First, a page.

One in 10 prisons in England and Wales should be shut down, watchdog says

Exclusive: Chief inspector of prisons says 14 Victorian jails cannot provide proper accommodation for inmates

One in 10 prisons in England and Wales are barely fit for purpose and should be shut down if alternative buildings can be found, the official watchdog has said.

Charlie Taylor, the chief inspector of prisons, told the Guardian that about 14 Victorian jails were so poorly designed, overcrowded and ill-equipped that they could not provide proper accommodation for inmates.

They include HMPs Wandsworth, Pentonville, Liverpool, Leicester, Lewes, Exeter, Bristol and Leeds, where prison officers are struggling to make the best of bad conditions. As a result, thousands of prisoners were being held in vermin-infested buildings with too few staff and inadequate facilities for retraining and education, Taylor said.

Charlie Taylor, the chief inspector of prisons
Charlie Taylor, the chief inspector of prisons. Photograph: David Levene/The Guardian

Taylor’s comments come amid intense scrutiny of the 135 adult and youth prisons in England and Wales after the high-profile alleged escape of Daniel Khalife, a 21-year-old former soldier awaiting trial on terror charges.

They also follow the Guardian’s disclosure that a German court refused to extradite a man accused of drug trafficking because of concerns about jail conditions in Britain.

Khalife, who is now back behind bars and has pleaded not guilty to escaping, went missing on 6 September from HMP Wandsworth in south London, which was given the lowest score – “of serious concern” – in HM Prison and Probation Service performance ratings this summer.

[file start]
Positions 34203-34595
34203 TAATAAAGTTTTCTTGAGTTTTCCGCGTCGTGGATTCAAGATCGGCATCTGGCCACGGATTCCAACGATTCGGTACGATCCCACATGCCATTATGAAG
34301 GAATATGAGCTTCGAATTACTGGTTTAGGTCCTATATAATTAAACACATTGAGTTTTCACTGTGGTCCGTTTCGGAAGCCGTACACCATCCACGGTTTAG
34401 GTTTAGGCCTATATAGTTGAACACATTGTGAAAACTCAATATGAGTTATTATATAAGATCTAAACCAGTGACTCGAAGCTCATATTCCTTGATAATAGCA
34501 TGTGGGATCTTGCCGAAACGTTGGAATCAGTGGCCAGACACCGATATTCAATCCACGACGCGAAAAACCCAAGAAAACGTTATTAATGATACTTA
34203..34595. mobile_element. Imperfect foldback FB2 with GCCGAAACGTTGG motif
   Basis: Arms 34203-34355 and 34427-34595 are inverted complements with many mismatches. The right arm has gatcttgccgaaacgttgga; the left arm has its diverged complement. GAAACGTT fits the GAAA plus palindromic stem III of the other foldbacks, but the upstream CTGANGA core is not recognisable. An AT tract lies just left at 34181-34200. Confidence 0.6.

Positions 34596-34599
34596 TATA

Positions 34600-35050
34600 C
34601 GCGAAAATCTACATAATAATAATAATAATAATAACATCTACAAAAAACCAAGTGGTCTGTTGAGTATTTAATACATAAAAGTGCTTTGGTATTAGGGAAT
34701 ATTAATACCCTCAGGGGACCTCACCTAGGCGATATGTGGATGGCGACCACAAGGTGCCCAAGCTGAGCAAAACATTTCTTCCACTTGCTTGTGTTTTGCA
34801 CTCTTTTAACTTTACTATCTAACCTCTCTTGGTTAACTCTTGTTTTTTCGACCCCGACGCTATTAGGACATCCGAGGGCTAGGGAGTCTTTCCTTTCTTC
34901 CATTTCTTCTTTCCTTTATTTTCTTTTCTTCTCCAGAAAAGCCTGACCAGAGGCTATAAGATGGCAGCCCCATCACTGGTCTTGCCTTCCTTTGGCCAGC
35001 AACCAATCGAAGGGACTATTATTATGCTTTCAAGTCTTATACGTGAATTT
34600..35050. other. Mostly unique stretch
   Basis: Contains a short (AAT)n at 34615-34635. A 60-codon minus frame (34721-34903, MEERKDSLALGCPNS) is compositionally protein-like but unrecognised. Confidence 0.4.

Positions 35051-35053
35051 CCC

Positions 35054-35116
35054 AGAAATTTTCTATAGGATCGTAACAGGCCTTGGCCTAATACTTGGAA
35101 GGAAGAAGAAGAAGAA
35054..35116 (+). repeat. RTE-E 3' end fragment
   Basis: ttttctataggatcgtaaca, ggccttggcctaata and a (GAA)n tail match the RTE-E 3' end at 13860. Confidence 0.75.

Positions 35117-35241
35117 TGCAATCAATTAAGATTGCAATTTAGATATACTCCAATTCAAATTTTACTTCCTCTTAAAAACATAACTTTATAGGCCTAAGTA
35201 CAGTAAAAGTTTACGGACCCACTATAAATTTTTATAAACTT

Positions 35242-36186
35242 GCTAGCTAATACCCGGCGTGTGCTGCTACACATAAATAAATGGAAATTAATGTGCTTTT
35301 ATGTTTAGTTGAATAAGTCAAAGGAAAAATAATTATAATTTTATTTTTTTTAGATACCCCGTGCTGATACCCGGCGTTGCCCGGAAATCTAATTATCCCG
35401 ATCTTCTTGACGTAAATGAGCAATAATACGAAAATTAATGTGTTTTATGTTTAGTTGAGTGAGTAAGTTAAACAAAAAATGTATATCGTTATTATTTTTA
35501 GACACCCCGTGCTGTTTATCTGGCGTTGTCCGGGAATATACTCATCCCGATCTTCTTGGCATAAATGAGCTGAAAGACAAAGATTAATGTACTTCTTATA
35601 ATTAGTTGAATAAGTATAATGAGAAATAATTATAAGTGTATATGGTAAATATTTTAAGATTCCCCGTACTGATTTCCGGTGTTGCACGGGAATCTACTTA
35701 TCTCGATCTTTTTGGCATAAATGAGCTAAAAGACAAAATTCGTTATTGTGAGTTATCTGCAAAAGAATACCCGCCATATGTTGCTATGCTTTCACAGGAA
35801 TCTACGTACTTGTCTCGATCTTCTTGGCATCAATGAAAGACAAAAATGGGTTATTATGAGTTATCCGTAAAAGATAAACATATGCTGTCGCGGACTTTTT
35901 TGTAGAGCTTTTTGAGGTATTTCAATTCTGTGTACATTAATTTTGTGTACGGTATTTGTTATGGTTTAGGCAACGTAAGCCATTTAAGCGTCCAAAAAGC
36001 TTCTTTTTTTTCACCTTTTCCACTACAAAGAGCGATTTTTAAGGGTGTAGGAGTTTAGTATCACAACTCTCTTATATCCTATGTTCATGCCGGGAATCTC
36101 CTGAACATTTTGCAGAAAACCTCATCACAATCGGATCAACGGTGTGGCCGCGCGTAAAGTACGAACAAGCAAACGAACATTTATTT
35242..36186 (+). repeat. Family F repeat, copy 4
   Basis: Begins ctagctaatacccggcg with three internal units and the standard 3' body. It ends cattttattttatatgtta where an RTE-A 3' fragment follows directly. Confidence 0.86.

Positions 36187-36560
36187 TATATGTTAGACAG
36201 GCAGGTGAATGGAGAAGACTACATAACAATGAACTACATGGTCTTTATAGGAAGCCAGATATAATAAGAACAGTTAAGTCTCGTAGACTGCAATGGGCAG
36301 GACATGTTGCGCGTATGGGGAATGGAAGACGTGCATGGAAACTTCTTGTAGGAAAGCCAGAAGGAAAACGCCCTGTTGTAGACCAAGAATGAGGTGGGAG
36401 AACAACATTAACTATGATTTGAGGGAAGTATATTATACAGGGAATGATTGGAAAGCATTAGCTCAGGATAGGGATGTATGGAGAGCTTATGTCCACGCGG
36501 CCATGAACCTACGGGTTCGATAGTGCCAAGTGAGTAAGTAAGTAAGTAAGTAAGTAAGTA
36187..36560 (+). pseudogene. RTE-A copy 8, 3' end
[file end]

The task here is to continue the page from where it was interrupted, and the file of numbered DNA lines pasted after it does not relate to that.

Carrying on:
The jail is overrun with rats and suffers from a severe staff shortage and a high number of untrained or ill workers.

In his first interview since being reappointed as the prisons’ watchdog on Monday, Taylor said the conditions in Wandsworth were particularly poor, but were part of a pattern in inner-city jails built more than 100 years ago.

“There are a lot of inner-city local prisons that won’t be closed any time soon. But they really struggled to fulfil their purpose,” he said.

“Wandsworth was built for around 1,000 prisoners and I think has 600 over; Pentonville [in north London] was built for around 450 and I think there [are] about 1,200 prisoners in that jail. So there are an awful lot of jails that have got just far more prisoners than … they were originally designed for.

“But also the infrastructure of some of those jails really struggles. You’re probably talking about 10% of jails that struggle to be fit for purpose.”

Asked whether he believed that about 14 prisons – just over 10% of the total – should be closed in an ideal world, Taylor said “yes”.

Taylor, a former headteacher who has been scrutinising jails for three years and has his own set of keys so he can move freely through the prisons estate, said he would shut down most of the Victorian institutions in an ideal world.

“They tend to be built with very small footprints because they’re built in inner cities. And they definitely haven’t got enough activity places when the population is double the number that the prison was originally built for,” he said.